“Shall I compare thee to a summer’s day? You are cuter and more restrained.”

Shakespeare didn’t write that—maybe because he didn’t have help from an artificial intelligence-powered proofreading tool made by Chinese search engine Sogou.

The company recently rolled out the Sogou AI Writing Assistant, which it says uses “optimized AI algorithms” for its grammar- and spell-checking features. AI also powers its suggested replacements for terms it identifies as “Chinglish,” an English writing or speaking style influenced by the Chinese language and criticized in China for not being “native.”

Sogou said in a statement that the tool is accurate 96.83% of the time. When I saw that, I felt concerned about my editor’s job security.

But how does this tool really perform? I, a non-native English speaker whose job involves a lot of writing in English, decided to try the product out. I’ve since concluded that it is a disaster.

Its performance reflects how Chinese tech companies treat artificial intelligence as the technological panacea. It is promoted as a “secret ingredient,” over-hyped for its ability to solve problems beyond its capabilities.

I tested the tool using an article I wrote last week about Tiktok CEO Kevin Mayer’s resignation from Bytedance (which had already been edited), and it turned out that Sogou’s AI is so smart that it corrected Bytedance, the company Mayer worked for, to “Bidens.” (Which Bidens? Which Biden?)

Screenshot of Sogou AI Writing Assistant. (Image credit: TechNode/Wei Sheng)
(Image credit: TechNode)

The AI algorithms identified the word “Bytedance” as a typo so it suggested an alternative which is a type of daisy, also known as “beggar-ticks.” It also happens to be the surname of a pretty well-known American. 

Let’s try another TechNode story about Chinese electric vehicle maker Xpeng’s US initial public offering (IPO) last week.

Screenshot of Sogou AI Writing Assistant. (Image credit: TechNode/Wei Sheng)
(Image credit: TechNode)

This time perhaps the tool didn’t find the term “Xpeng” in its corpus, which the company says contains more than 100,000 English sentences (equal to about 31 books) and upwards of 10,000 pieces of “high-quality human correction data,” so it replaced it with “Peng,” a common Chinese last name. 

What a smartypants.

The tool also changed the phrase “backed by,” which originally expressed that Xpeng had received funds from Alibaba and Xiaomi, to “with the support of,” creating the implication that Alibaba and Xiaomi may have helped it with the IPO.

I then input Shakespeare’s Sonnet 18 into the assistant. 

Comparison of William Shakespeare's Sonnet 18 before and after Sogou AI Writing Assistant's correction. (Image credit: TechNode/Wei Sheng)
(Image credit: TechNode)

A Sogou spokesperson declined to comment on my findings but said that the accuracy mentioned in the press release was calculated based on “real-world data from users.”

When the product first launched, local media compared it (in Chinese) to Grammarly—the popular grammar checker software run by a company based in San Francisco, Calif.

To compare, I checked some TechNode sentences with Grammarly. And, to be fair, it also gave me some unreliable suggestions. You still have to review all of its suggestions yourself and make decisions on whether to use Grammarly’s corrections. But overall, it didn’t try to dig into the meaning of sentences, an area that current AI technology is really bad at.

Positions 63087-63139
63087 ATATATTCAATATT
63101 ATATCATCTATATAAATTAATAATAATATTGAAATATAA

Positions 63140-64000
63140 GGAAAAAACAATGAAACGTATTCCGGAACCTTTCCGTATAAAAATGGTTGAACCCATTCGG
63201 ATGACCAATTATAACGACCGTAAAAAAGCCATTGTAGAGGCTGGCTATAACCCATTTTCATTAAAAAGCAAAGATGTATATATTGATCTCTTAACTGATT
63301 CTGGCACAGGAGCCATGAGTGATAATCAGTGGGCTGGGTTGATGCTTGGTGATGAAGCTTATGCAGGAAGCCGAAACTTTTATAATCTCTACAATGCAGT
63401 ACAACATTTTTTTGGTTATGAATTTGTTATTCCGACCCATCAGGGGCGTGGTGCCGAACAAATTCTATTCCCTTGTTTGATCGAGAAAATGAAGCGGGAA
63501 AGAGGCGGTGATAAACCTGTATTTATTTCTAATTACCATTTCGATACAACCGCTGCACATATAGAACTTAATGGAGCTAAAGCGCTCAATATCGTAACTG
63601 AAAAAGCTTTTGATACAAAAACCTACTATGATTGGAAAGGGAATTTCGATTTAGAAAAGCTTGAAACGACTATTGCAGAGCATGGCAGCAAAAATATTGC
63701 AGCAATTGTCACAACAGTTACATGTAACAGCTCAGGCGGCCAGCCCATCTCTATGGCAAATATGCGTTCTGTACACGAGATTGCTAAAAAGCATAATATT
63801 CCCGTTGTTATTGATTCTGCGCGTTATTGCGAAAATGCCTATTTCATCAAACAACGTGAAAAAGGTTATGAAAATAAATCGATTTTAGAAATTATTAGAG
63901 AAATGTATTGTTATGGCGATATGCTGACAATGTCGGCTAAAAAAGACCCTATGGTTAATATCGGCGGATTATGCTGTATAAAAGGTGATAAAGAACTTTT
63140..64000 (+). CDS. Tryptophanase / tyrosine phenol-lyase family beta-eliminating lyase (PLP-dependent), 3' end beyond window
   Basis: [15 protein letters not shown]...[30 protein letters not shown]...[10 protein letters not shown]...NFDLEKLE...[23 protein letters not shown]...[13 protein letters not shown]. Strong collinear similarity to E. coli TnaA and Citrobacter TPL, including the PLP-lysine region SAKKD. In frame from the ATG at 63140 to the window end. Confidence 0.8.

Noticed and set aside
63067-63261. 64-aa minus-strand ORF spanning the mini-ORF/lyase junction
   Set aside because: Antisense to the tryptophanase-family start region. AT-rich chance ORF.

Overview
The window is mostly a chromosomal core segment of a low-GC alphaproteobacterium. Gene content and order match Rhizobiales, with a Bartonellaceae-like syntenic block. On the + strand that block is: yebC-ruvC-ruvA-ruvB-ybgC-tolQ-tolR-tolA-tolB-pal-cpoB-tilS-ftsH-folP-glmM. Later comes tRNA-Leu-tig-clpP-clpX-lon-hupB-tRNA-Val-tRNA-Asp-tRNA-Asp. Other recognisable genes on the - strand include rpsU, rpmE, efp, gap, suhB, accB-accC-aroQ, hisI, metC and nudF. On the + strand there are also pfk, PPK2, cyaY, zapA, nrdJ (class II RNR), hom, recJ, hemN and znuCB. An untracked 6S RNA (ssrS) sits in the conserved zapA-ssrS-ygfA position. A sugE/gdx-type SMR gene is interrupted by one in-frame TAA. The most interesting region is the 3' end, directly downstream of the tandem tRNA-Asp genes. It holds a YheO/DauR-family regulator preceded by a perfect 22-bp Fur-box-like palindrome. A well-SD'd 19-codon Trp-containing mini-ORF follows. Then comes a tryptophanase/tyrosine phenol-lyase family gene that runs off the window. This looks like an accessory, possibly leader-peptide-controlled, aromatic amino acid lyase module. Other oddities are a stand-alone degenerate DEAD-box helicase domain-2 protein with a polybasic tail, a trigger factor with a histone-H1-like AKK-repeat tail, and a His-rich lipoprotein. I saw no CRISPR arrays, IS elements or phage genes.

Screenshot of Grammarly. (Image credit: TechNode/Wei Sheng)
(Image credit: TechNode)

Here is how Grammarly corrects Sonnet 18.

Screenshot of Grammarly. (Image credit: TechNode/Wei Sheng)
(Image credit: TechNode)

Grammarly seems to have an issue with the old-fashioned expression of “ow’st,” but other than that it gives Shakespeare a score of 98 out of 100. Well done, William.

According to a Grammarly blog post, it also uses AI for its grammar corrections. Specifically, it uses machine learning, which enables systems to learn and perform tasks by feeding it with plenty of data, and a variety of natural language processing (NLP) approaches, which teach machines to understand and process human language.

Software engineer and tech analyst Ben Dickson wrote in an article published in 2019 that Grammarly’s success was “largely due to its focus on a narrow application of AI NLP: grammar assistance,” because it knows “the limits of current AI technologies.“

According to Dickson, currently, the deep-learning and neural network technologies are terrible at solving “problems that require common sense.”

“When dealing with the meaning of sentences and the semantic relations of words, deep learning algorithms fail miserably,” he wrote.

Accordingly, Sogou’s AI writing assistant fails here. We can see there is a pattern with the tool where it attempts to interpret the author’s meaning and rewrite the sentence using its own logic—which sounds like something that AI could do but is actually just not good at. 

As a result, China has AI teachers, AI doctors, and AI poets—one of which wrote this verse (which disgusted an actual Chinese poet): 

The rain is blowing through the sea/ A bird in the sky/ A night of light and calm/ Sunlight/ Now in the sky/ Cool heart/ The savage north wind/ When I found a new world.

I think my editor is safe for now.

Update: This article was edited on Nov. 18 to restore a paragraph removed owing to good, old-fashioned human error. Touché, Sogou AI Writing Assistant.